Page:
"I don't really know how we could describe the disappointment if we missed the Chase after being a strong enough team, I think, to be in there," Earnhardt told ESPN's Marty Smith. "We've had a faster car this year. We just don't have the consistency as far as putting races together and finishes together, and that's been a real frustration every year.

"And, man, just to miss the Chase would really, really be frustrating. Really be disappointing."

The pressure to make the Chase is real, greater in many ways than competing for the title. Organizations and sponsors count on the exposure and monetary benefits that come with being in the hunt.

Greg Biffle, 10th in the standings and only four points ahead of 11th-place Kasey Kahne, joked early in the week that he wouldn't sleep for the next three weeks.

Drivers and teams are having to decide whether to remain aggressive with strategy and go for wins or take a more conservative approach and go for top-5s and top-10s that could keep moving them forward.

For some, the decision is easier. Joey Logano is seven points behind Martin Truex Jr. for the second wild-card spot after last week's win at Michigan. He's also only 17 points outside the top 10.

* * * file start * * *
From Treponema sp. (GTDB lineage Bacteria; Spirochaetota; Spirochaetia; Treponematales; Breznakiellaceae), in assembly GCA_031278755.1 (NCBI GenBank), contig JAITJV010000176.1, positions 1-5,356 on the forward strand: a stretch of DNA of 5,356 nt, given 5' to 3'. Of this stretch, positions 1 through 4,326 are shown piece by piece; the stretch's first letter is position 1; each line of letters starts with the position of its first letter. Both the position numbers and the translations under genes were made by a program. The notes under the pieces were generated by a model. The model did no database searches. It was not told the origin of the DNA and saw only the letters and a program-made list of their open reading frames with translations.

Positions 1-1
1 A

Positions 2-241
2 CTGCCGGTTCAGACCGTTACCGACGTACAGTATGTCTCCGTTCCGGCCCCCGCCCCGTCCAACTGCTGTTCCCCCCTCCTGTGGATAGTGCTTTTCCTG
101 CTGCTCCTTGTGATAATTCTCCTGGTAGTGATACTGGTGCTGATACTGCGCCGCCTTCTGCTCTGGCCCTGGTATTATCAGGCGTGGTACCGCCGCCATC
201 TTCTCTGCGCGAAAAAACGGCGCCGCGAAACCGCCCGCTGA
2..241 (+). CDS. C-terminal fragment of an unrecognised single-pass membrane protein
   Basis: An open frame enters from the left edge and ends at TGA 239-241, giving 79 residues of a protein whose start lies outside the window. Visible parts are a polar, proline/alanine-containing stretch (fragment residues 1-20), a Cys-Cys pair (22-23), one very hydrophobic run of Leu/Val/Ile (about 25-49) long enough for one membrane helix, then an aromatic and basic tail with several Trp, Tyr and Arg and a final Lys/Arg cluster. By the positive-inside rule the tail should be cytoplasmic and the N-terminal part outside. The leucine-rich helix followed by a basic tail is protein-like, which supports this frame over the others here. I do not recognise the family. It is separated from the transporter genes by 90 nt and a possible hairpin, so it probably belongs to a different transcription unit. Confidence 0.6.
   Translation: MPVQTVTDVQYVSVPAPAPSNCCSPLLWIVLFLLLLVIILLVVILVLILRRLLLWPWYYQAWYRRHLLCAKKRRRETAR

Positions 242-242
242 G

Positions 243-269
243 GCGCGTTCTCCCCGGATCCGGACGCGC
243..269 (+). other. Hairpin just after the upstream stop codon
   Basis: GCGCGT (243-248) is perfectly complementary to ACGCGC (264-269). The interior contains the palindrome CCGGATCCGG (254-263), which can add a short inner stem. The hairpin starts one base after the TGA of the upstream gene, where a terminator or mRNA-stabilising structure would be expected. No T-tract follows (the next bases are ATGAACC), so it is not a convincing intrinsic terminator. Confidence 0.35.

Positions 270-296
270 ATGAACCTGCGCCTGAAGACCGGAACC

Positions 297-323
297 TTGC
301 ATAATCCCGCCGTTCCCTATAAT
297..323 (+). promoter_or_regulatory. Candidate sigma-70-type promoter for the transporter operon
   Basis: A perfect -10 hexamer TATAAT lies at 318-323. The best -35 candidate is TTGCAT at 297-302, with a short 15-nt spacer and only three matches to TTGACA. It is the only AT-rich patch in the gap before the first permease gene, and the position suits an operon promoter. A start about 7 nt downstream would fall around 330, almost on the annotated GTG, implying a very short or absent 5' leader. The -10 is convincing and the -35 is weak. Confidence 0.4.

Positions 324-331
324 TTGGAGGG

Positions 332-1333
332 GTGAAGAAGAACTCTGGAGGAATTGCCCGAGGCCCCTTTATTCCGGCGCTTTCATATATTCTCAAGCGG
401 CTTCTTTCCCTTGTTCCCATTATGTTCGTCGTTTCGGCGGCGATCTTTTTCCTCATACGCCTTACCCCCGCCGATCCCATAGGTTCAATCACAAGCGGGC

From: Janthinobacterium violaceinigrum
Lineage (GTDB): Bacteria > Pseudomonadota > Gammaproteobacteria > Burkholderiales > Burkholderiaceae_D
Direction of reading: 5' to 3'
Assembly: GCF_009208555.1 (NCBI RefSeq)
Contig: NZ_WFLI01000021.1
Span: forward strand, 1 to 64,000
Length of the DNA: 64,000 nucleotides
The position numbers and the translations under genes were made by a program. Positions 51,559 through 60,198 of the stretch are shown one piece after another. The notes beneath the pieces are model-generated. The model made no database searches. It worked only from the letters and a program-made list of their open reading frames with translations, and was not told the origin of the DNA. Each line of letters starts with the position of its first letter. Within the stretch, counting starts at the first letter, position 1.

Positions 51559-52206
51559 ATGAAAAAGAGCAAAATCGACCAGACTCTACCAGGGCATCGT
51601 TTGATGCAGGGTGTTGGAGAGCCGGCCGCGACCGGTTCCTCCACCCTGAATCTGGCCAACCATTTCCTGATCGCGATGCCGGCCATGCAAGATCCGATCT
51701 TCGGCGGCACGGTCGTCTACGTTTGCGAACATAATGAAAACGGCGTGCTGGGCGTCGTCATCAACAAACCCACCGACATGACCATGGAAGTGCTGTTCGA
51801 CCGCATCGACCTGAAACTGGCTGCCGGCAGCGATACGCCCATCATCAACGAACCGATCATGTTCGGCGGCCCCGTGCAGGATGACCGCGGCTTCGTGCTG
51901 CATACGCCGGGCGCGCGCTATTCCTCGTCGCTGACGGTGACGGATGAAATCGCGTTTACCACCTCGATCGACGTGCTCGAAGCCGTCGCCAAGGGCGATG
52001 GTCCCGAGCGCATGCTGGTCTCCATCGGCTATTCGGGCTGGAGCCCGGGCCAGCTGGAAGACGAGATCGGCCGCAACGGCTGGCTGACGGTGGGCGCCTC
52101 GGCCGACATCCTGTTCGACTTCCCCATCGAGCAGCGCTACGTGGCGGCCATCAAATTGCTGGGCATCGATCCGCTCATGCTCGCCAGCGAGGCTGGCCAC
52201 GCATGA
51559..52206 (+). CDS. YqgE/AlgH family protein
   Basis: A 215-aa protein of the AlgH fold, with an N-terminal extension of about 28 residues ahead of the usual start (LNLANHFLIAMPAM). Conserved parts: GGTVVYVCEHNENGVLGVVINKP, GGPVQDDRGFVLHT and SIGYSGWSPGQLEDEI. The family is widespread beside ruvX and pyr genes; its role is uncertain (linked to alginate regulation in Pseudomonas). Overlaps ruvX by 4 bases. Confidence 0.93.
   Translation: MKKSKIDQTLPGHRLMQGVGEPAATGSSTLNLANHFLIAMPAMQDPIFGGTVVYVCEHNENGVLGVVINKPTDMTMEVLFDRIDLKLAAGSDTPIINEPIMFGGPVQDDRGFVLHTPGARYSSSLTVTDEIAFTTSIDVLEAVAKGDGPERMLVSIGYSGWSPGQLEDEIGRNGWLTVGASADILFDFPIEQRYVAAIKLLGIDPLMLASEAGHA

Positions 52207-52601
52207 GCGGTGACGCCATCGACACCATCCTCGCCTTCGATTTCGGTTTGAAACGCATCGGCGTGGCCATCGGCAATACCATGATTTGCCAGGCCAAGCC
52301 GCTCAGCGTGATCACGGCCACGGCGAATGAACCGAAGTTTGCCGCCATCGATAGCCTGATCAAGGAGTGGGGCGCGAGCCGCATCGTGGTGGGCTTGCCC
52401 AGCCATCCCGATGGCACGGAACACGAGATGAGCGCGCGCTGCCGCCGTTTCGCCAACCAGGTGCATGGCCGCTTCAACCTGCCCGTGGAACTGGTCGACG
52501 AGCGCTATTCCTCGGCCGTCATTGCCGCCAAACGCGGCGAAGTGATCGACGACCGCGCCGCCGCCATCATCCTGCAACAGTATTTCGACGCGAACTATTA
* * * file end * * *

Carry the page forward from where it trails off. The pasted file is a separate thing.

"Our goal is to get in there by points right now, whether that's by wins or whatever," Logano said.

A bad finish, though, could be disastrous.

That makes this half-mile track in the mountains of Tennessee a real wild card. There could be mayhem, as there was a year ago with 13 cautions. There could be a calm race, as there was in 2011 with only five cautions, mostly for single-car incidents.

Nobody knows for sure if a second groove will develop or if this will turn into a parade around the top, as it has been in practice.

But for those on the bubble, there is no calm. Let's take a look at where they are:

Dale Earnhardt Jr. -- Seventh in points, 20 ahead of 11th place. Winless, so he's not eligible for the two wild cards. And he's starting 19th.

Brad Keselowski -- Eighth in points, eight clear of 11th place. The reigning Cup champion is also winless and not eligible for the wild cards. It's not all his fault, though. He was docked 25 points for violations at Texas and another six after the No. 2 car failed postrace inspection at Dover.